25 years – since I was about five.
What kind of repertoire do you enjoy playing, and listening to?
My big love is the middle-late Romantic period. But pretty much anything by Beethoven, Liszt or Rachmaninov is heaven to me!
How do you make the time to practise? Do you enjoy practising?
I find it very difficult, actually – as you get older, there’s so much else to get in the way. I learned pretty early on that I’m terrible at making myself do anything, so it has to be something I desperately want to do. Oddly enough, when it’s to enable me to play something I love, it’s not a problem at all! I’ve pretty much never practised scales and exercises, except for exams, but at least I can appreciate their use these days, so I do try and force myself to battle through some Hanon exercises every now and then!
Have you participated in any masterclasses/piano courses/festivals? What have you gained from this experience?
I was fortunate enough to attend music college as a piano student for a while, before leaving to pursue a different career, so I had the opportunity to participate and attend loads of masterclasses. They’re the most daunting, rewarding, terrifying, exhilarating, useful thing you can do. Everyone in that room speaks exactly the same musical language, and, without exception, you’ll come away with some ideas you never would have thought of on your own.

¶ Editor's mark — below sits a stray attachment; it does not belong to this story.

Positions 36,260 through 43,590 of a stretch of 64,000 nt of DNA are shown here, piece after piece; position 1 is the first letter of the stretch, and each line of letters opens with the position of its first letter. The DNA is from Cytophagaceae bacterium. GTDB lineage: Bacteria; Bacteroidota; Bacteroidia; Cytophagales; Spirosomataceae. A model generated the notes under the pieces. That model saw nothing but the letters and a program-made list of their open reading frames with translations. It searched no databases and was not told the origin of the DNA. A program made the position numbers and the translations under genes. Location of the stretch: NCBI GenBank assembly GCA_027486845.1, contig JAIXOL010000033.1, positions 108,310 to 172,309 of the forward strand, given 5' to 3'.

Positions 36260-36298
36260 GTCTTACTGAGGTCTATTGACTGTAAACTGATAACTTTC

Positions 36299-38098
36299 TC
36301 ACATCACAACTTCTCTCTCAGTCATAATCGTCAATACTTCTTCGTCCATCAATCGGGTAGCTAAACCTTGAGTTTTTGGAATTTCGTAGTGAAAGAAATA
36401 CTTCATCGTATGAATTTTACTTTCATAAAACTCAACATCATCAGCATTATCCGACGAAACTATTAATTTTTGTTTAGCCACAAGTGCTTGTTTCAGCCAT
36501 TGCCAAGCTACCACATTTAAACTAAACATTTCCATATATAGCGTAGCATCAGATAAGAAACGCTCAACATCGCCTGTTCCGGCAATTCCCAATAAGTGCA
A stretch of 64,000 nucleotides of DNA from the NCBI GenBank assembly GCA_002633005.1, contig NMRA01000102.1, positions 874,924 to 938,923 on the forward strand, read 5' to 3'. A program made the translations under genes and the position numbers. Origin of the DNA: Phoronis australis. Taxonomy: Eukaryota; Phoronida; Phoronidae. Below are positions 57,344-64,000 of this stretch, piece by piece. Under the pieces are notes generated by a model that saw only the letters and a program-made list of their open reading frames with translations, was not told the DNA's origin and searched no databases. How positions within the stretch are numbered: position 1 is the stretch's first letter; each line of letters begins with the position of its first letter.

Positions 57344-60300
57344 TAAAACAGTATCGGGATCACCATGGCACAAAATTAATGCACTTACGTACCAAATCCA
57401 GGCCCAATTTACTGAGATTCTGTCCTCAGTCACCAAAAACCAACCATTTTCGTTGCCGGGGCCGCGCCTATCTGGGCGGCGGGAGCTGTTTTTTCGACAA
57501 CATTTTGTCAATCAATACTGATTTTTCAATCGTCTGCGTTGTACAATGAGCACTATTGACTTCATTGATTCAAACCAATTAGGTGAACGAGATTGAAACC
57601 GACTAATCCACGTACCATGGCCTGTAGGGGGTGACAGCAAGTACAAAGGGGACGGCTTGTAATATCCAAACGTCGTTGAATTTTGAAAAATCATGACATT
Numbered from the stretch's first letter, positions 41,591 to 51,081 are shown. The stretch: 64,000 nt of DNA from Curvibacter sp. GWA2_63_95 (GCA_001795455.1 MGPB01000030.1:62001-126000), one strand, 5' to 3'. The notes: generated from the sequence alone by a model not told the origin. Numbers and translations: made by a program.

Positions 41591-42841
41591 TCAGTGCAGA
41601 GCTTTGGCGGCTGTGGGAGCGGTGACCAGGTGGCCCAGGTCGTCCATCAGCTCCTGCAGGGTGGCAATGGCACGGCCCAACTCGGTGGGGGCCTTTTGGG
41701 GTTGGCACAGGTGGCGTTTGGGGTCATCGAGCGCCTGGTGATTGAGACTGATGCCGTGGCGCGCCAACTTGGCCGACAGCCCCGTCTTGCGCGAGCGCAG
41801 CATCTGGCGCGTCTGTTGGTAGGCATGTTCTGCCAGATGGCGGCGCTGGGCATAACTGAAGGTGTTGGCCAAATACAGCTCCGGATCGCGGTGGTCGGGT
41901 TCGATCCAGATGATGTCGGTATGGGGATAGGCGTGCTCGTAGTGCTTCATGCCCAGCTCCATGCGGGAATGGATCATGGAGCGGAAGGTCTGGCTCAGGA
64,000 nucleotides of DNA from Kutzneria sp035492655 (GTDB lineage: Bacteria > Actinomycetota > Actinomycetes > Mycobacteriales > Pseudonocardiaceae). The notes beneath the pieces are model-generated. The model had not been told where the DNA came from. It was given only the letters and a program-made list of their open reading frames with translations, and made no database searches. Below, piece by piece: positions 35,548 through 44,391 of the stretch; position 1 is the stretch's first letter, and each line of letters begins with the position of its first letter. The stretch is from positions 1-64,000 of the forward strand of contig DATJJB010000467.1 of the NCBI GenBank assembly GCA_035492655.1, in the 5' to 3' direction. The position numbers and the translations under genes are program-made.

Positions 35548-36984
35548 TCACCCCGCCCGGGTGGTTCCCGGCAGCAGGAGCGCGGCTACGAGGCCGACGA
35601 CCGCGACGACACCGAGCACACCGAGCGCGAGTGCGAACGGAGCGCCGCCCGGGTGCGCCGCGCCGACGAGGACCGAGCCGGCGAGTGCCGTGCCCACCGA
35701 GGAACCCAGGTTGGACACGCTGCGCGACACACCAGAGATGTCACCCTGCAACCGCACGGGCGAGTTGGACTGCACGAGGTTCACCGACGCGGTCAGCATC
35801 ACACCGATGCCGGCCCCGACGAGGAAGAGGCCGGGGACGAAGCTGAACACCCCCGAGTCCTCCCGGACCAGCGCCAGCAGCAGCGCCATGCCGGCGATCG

If you are taking piano lessons what do you find a) most enjoyable and b) most challenging about your lessons?
For me, the most enjoyable thing about piano lessons is the opportunity to play for and with someone whose musical opinions and knowledge I respect and admire. It sounds clichéd, but a piano teacher is much more than a teacher; mine have always pretty much been life mentors too. Every emotion or difficulty you will ever experience in life is perfectly encapsulated somewhere in musical form. Discussing it and experiencing it with someone else is actually a terribly intimate thing to do. This is brilliant when you’re on the same wavelength as your teacher, but it’s why you need to find the teacher that’s right *for you*.
What are the special challenges of preparing for a piano exam as an adult?
I finished my grade exams by the time I left school. There has been a gap of 10 years or so, and I’ve finally decided to go for the DipABRSM and ATCL exams at some point in the near future. I never used to worry about whether I was good enough, or whether I’d look an idiot, but these fears creep in as you get older, particularly if you stop being used to playing in public and for different people. I have a memory of coming to a halt and completely drying up in front of Stephen Hough from when I was at music college – one of the most embarrassing moments of my life (although he is loveliness personified!). It keeps creeping back in when I play in public, and it’s something I’m going to have to work through!
Has taking piano lessons as an adult enhanced any other areas of your life?